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Tag Archives: gardening

Ninja Gardening in the Rough Part of the City

Some friends of mine enjoyed breaking the law with squash in downtown Sioux Falls a while back. But turns out it wasn’t squash at all.

Even if you don’t dream of the unbridled freedom breathed each day in the life of a full fledged guerilla gardener (like I do), you must watch the wisdom in this short video. Then you can see what happens when cucumbers masquerade as summer squash, in this 12seconds video from today.

 
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Posted by on July 21, 2010 in funny, garden, video

 

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Sink in Pieces and Dry ‘Maters

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The latest malfunction in our house that is acting much older than it is as of late. No fear though, I was a plumber in another life.

After I finished stuffing envelopes tonight for the Montrose Area Foundation’s big local push (more on this later), I thought I’d show my tomato/pepper garden a little love. Couldn’t believe what I found–bone dry! Guess I got a little too accustomed to rain nearly every day, and forgot I live on a clay/gravel hilltop stripped of any topsoil. At least I could actually use the water in my rain barrels.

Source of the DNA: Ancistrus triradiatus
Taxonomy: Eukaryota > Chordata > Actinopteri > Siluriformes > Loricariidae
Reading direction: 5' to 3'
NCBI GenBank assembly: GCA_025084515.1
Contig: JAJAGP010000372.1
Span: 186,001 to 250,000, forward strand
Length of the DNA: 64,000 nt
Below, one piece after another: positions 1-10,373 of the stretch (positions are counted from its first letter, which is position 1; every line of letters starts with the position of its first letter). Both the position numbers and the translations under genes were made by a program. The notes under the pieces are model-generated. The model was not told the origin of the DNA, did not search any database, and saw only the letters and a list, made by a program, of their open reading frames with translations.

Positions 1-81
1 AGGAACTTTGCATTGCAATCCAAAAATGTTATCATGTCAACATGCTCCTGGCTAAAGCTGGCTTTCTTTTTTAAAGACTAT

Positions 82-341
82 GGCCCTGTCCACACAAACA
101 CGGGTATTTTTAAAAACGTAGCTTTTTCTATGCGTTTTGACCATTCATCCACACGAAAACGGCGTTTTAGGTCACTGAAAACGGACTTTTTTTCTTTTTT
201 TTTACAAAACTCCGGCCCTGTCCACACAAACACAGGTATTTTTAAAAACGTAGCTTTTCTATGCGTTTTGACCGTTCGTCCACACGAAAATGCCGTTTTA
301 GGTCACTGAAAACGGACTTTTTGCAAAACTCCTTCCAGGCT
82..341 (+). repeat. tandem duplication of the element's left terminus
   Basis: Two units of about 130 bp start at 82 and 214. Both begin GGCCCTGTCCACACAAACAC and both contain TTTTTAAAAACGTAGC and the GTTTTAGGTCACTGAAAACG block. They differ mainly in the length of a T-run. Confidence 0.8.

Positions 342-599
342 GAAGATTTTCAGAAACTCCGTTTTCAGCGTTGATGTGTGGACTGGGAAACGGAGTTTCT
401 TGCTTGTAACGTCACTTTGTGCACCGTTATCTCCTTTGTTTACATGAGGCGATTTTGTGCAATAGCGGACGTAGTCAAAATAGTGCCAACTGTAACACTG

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Posted by on July 22, 2009 in garden

 

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Community Gardening

The Montrose Community Garden is different than most. No plots you can rent. Just a group of volunteers who plant and nurture veggies out there, and harvest them every early Saturday morning to share with the whole village. Donations are accepted, but not expected.

This past weekend, the bounty was beets, carrots, onions, monster cabbage and zucchini. All wonderful. We were too late to grab some carrots, but Uncle Ray invited me to come down any evening and dig a few up. I think I will, but it’ll be more about digging stuff up with Ray than about wanting carrots.

Because of all the beets, there were a whole lot of greens piling up around the garden market on Main Street. The community gardeners sent all the “waste” home with me to turn into compost. It took two trips, and I found about a dozen beets in the bottom of one container that were missed (I brought them back uptown).

 
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Posted by on July 14, 2009 in compost, garden

 

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Rock Garden Tour Blows Up